Skip to main page content
Access keys NCBI Homepage MyNCBI Homepage Main Content Main Navigation
Review
, 3 (1), 45-51

Babesiosis Diagnosis and Treatment

Affiliations
Review

Babesiosis Diagnosis and Treatment

Peter J Krause. Vector Borne Zoonotic Dis.

Abstract

Human babesiosis due to Babesia microti is an emerging malaria-like infection that is endemic in parts of the northeastern and northcentral United States. The clinical manifestations of babesiosis range from subclinical illness to fulminant disease resulting in death. Prompt and accurate diagnosis is difficult because the signs and symptoms are non-specific. A CBC is a useful screening test since anemia and thrombocytopenia are commonly observed and parasites may be visualized on blood smear. Conclusive diagnosis of this disease generally depends upon microscopic examination of thin blood smears. Babesia frequently are overlooked, however, because parasitemia tends to be sparse, often infecting fewer than 1% of erythrocytes early in the course of the illness. Identification of amplifiable babesial DNA by polymerase chain reaction (PCR) has comparable sensitivity and specificity to microscopic analysis of thin blood smear for detection of babesia in blood. Serologic testing provides useful supplementary evidence of infection because a robust antibody response characterizes human babesial infection, even at the time that parasitemia first becomes detectable. The currently recommended therapy for babesiosis is a 7-10-day course of clindamycin (600 mg every 6 h) and quinine (650 mg every 8 h). Recently, azithromycin (500-600 mg on day 1, and 250-600 mg on subsequent days) and atovaquone (750 mg every 12 h) was found to be equally effective in treating adults experiencing babesiosis. This combination also was associated with fewer adverse reactions than clindamycin and quinine. Exchange transfusion is a potentially life-saving therapy for patients suffering from severe disease with high parasitemia (>5%), significant hemolysis, or renal or pulmonary compromise. Babesiosis may be prevented by avoiding areas such as tall grass and brush where ticks, deer, and mice are known to thrive.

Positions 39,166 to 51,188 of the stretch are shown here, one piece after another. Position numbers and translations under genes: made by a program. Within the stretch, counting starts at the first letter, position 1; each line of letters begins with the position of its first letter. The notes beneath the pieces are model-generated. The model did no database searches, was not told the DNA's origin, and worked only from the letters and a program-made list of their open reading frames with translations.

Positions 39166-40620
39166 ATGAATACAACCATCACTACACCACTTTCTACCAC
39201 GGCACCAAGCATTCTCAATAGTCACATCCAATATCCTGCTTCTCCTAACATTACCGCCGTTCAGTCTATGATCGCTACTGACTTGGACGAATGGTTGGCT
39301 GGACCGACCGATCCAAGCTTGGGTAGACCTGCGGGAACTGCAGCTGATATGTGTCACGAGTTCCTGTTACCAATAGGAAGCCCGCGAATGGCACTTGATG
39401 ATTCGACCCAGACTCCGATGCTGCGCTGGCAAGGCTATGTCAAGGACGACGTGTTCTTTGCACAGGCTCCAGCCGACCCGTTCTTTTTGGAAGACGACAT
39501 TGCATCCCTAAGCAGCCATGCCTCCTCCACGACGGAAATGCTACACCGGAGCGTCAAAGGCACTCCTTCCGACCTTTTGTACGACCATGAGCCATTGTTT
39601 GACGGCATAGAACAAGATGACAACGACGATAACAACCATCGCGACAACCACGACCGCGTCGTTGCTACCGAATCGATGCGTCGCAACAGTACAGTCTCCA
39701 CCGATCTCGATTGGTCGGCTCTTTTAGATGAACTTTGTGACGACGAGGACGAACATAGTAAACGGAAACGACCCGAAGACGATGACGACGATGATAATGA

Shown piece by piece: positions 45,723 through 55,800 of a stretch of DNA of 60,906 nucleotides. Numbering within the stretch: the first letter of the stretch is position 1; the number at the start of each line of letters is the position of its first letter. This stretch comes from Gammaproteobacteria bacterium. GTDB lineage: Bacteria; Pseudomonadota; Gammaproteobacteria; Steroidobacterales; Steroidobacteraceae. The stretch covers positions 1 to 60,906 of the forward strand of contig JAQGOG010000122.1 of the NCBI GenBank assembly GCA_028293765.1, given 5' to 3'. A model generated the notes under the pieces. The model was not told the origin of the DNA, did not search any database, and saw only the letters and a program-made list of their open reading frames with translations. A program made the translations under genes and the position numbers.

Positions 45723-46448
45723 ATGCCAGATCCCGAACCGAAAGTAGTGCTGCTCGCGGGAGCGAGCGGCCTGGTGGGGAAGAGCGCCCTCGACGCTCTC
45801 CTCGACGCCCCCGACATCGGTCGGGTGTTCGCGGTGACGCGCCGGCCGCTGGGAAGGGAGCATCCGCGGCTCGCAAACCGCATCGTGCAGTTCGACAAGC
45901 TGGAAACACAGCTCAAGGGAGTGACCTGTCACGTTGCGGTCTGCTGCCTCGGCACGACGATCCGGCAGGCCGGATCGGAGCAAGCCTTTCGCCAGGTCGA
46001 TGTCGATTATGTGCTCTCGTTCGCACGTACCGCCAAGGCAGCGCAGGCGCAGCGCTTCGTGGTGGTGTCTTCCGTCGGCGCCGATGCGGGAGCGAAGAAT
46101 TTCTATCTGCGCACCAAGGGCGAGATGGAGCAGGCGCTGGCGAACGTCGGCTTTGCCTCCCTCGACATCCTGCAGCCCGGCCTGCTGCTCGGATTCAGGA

Similar articles

  • Human babesiosis.
    Vannier E, Gewurz BE, Krause PJ. Vannier E, et al. Infect Dis Clin North Am. 2008 Sep;22(3):469-88, viii-ix. doi: 10.1016/j.idc.2008.03.010. Infect Dis Clin North Am. 2008. PMID: 18755385 Free PMC article. Review.
  • Atovaquone and azithromycin for the treatment of babesiosis.
    Krause PJ, Lepore T, Sikand VK, Gadbaw J Jr, Burke G, Telford SR 3rd, Brassard P, Pearl D, Azlanzadeh J, Christianson D, McGrath D, Spielman A. Krause PJ, et al. N Engl J Med. 2000 Nov 16;343(20):1454-8. doi: 10.1056/NEJM200011163432004. N Engl J Med. 2000. PMID: 11078770 Clinical Trial.
  • Persistent parasitemia after acute babesiosis.
    Krause PJ, Spielman A, Telford SR 3rd, Sikand VK, McKay K, Christianson D, Pollack RJ, Brassard P, Magera J, Ryan R, Persing DH. Krause PJ, et al. N Engl J Med. 1998 Jul 16;339(3):160-5. doi: 10.1056/NEJM199807163390304. N Engl J Med. 1998. PMID: 9664092
  • Atovaquone and azithromycin treatment for babesiosis in an infant.
    Raju M, Salazar JC, Leopold H, Krause PJ. Raju M, et al. Pediatr Infect Dis J. 2007 Feb;26(2):181-3. doi: 10.1097/01.inf.0000250622.11505.8f. Pediatr Infect Dis J. 2007. PMID: 17259886
  • Human babesiosis.
    Krause PJ. Krause PJ. Int J Parasitol. 2019 Feb;49(2):165-174. doi: 10.1016/j.ijpara.2018.11.007. Epub 2019 Jan 26. Int J Parasitol. 2019. PMID: 30690090 Review.
See all similar articles

Cited by 18 articles

See all "Cited by" articles

Publication types

Substances

LinkOut - more resources

Feedback